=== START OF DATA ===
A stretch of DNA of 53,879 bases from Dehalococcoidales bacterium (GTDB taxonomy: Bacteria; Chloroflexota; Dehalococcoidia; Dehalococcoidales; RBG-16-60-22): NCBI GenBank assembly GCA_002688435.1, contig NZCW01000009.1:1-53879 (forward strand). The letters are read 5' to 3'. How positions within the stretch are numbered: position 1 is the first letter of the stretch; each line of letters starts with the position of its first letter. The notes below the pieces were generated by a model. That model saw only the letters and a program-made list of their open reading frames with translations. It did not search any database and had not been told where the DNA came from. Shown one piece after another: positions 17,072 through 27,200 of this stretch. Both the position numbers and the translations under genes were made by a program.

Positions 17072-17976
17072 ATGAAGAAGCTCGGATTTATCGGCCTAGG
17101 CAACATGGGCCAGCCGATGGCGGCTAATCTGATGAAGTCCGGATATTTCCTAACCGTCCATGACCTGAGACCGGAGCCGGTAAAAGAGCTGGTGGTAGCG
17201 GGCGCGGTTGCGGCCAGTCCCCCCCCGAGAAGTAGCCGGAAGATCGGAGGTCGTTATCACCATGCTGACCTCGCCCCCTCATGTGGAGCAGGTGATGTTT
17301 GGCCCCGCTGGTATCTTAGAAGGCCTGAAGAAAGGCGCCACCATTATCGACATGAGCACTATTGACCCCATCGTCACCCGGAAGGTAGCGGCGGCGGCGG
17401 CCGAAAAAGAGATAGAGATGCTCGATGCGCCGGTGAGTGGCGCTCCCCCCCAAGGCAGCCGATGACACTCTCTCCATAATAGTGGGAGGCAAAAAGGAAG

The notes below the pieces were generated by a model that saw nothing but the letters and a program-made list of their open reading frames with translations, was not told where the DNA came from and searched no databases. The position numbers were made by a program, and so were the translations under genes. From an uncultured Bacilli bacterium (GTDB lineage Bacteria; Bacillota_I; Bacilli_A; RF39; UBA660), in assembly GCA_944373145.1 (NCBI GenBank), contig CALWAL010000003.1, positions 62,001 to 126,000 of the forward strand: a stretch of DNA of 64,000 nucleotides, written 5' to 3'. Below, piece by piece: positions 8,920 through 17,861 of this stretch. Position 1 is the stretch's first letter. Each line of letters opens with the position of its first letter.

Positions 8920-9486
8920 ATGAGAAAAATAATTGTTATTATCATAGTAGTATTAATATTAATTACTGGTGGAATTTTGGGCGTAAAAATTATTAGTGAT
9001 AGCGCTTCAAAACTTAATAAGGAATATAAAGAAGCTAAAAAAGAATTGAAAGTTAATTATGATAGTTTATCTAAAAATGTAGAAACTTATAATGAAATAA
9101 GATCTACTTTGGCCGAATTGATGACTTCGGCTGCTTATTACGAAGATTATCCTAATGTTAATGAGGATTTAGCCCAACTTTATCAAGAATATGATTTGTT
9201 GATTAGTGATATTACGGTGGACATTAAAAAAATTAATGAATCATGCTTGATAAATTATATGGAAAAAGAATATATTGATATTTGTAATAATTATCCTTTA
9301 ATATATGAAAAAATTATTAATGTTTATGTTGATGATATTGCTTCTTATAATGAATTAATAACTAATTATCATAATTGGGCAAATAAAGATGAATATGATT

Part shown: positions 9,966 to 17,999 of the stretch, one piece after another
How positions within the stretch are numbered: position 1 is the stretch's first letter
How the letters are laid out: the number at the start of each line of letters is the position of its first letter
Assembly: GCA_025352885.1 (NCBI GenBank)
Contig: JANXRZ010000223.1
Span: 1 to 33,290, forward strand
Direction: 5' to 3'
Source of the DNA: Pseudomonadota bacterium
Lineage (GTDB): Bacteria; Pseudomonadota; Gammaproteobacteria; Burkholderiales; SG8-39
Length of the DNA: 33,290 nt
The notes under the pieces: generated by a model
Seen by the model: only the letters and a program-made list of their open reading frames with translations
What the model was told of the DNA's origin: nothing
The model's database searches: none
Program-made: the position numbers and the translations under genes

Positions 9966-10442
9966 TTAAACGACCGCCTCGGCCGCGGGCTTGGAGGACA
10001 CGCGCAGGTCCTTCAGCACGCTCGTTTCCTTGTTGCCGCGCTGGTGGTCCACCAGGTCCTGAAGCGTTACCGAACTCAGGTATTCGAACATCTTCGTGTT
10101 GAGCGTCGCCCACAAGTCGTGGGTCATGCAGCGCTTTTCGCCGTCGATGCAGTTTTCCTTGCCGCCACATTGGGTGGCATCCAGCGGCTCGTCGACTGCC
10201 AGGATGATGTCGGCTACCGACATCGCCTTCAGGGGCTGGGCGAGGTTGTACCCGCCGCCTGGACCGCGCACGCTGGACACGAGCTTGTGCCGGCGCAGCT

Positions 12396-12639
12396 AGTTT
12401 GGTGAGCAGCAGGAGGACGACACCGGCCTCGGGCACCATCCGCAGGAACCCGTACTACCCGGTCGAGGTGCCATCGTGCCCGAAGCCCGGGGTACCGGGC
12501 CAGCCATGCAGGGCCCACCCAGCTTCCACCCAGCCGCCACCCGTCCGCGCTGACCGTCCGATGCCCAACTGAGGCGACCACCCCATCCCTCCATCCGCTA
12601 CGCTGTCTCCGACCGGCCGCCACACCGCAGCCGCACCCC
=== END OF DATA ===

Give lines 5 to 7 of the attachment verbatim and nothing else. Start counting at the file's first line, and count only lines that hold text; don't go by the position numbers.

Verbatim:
17201 GGCGCGGTTGCGGCCAGTCCCCCCCCGAGAAGTAGCCGGAAGATCGGAGGTCGTTATCACCATGCTGACCTCGCCCCCTCATGTGGAGCAGGTGATGTTT
17301 GGCCCCGCTGGTATCTTAGAAGGCCTGAAGAAAGGCGCCACCATTATCGACATGAGCACTATTGACCCCATCGTCACCCGGAAGGTAGCGGCGGCGGCGG
17401 CCGAAAAAGAGATAGAGATGCTCGATGCGCCGGTGAGTGGCGCTCCCCCCCAAGGCAGCCGATGACACTCTCTCCATAATAGTGGGAGGCAAAAAGGAAG